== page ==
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Grand Rapids, MI Apple Store Opening, Mid-town NYC Store Staffing

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Date: Friday, July 8th, 2005, 08:59
Category: Archive

Apple Store Opening Grand Rapids, MIJim Nichols sends us some pictures of the Grand Rapids, MI Apple Store grand opening. “There was a huge turnout – as there usually are at Apple store openings. I estimate that they had to be close to 1000 or more in line by 10:00a.m.”
In related news: It looks like the Apple Store Midtown NYC is staffing up.

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Caveat Emptor When Buying a Notebook Computer

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Date: Friday, July 8th, 2005, 05:54
Category: Archive

An article by Rob Pegoraro for The Washington Post, Buyer be wise when looking for a laptop, discusses the practice of some Windows notebook vendors shipping a “starter” battery with their laptops and the tactic of low-balling laptop weights.

The biggest area of compromise is the battery. It’s bad enough that many laptop vendors act as if battery life is either a state secret or a mystery; there is no EPA estimate or Energy Star certification for this sort of thing.
But several of these companies seem to have also adopted one of the worst habits of the digital-camera business.
Just as some digicam manufacturers bundle “starter” memory cards that accommodate only a handful of photos, some laptop makers ? including Dell, Gateway and Hewlett-Packard ? ship computers with batteries that will expire before you can finish watching a movie.
If you want a longer run time, you’ll have to upgrade to a heavier, sometimes larger replacement battery. If you don’t think to do this as you order the machine online, you wind up paying for two batteries, one of which will be doomed to collect dust in a closet.

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Live8 Takes Philly

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Date: Tuesday, July 5th, 2005, 09:47
Category: Archive

Live 8 PhiladelphiaWe’ve been flying under the radar a little bit lately because of the Independence Day holiday (Happy Fourth!) and the Live8 concert that was in Philadelphia this weekend. The PowerPage posse was in attendance at a sweet little spot under the trees where we could see the stage (ok, on our tippey toes). Highlights included Black Eyed Peas (grab their new CD “Monkey Business” today), Will Smith, Jay-Z, Kayne West and, of course, Stevie Wonder who dedicated his set to the late Luther Vandross. A high quality show for a high quality town. Philadelphia mayor John Street and organizer Bob Geldoff deserve a lot of credit. One of the most amazing things about Live8 (besides the lack of beer sales) was the fact that they weren’t asking for any money. Support the Live8 cause and sign the list.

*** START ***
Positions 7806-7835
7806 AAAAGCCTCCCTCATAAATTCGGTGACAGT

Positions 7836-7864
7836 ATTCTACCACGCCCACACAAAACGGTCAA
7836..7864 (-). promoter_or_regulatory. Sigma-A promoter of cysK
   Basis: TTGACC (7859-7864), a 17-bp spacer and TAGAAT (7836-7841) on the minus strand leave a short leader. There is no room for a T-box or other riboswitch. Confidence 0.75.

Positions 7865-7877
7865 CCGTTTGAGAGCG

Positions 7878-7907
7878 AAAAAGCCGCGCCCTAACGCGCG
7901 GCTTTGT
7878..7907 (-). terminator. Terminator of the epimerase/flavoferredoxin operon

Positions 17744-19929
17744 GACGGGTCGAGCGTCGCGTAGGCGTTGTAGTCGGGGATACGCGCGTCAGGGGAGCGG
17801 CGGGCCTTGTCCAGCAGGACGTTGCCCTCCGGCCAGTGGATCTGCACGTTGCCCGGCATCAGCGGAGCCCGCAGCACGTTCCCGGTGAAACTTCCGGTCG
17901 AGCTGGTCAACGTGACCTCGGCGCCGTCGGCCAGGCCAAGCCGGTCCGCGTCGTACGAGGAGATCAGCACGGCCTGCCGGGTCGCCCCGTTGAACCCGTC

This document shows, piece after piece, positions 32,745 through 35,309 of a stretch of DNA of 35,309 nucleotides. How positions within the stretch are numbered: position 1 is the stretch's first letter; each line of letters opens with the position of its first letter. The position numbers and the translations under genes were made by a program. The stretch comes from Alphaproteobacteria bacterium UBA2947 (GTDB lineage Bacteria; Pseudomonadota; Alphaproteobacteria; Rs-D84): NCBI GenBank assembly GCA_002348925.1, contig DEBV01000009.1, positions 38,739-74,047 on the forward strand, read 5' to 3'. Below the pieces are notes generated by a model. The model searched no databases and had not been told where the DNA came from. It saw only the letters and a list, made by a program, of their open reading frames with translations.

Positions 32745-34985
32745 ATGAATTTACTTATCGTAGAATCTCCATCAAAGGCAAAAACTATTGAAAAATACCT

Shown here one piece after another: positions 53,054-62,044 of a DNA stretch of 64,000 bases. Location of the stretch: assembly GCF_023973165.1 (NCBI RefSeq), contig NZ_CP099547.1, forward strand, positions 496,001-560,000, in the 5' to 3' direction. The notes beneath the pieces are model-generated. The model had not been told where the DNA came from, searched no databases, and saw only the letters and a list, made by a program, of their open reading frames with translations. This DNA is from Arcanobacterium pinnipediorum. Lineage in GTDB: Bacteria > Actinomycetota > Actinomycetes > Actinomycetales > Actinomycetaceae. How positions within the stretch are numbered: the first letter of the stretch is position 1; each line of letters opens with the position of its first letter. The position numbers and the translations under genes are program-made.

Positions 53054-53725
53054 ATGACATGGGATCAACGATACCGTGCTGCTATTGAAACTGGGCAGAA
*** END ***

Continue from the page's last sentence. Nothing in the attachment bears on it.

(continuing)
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Reducing Fan Noise in PowerBooks

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Date: Thursday, June 30th, 2005, 09:16
Category: Archive

MacOSHints: I know this has already been covered in a comment on this hint. But ever since Tiger, Apple has done the same thing to my PowerBook (Rev A)’s fan. Apparently, Apple has chosen to kick the fan into action on lower temperatures (it’ll be cooler), but I prefer a silent hot laptop over a loud (less) hot one. The “hint” is the same for 10.3, and I’ve been running it (on Tiger) for over two weeks without any glitches.

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iFitness: the Next New Thing?

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Date: Friday, June 24th, 2005, 10:22
Category: Archive

New miniature multi-sport fitness and training devices such as the Garmin Forerunner 301 combine wireless heart rate monitoring with GPS to record 10,000 points of position (lat, long, elevation), speed and heart rate. When these data are downloaded to PC- (Garmin Training Center) or web-based (Motion Based, Training Peaks) diary/archival, analytical and map-correlation services, the goal-oriented fitness afficianado or athlete has amazing new tools with which real improvements in performance can be achieved. Furthermore, flexible HRM-indexed time/pace training plans can be developed from coaches, books or on-line sources and uploaded to the device for autonomous real-time work-out guidance.
The problem: Garmin supports only Windows. Read More…

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Pogue Reviews Verizon's EV-DO Service

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Date: Thursday, June 23rd, 2005, 21:41
Category: Archive

Verizon's EV-DO Coverage Map (U.S.)David Pogue’s latest article for the New York Times goes into some of the benefits of Verizon’s ultra-fast EV-DO service, read on to find out why it kicks WiFi’s ass.

How fast is that, exactly? Verizon claims you’ll be able to download data at an average of 400 to 700 kilobits per second (kbps), which turns out to be true. That makes EV-DO at least five times as fast as the rival technology offered by Cingular and T-Mobile, called EDGE (70 to 135 kbps), and about seven times as fast as Verizon’s original data network (still available), which it calls NationalAccess (60 to 80 kbps).

Link (via Stuart Pomerantz)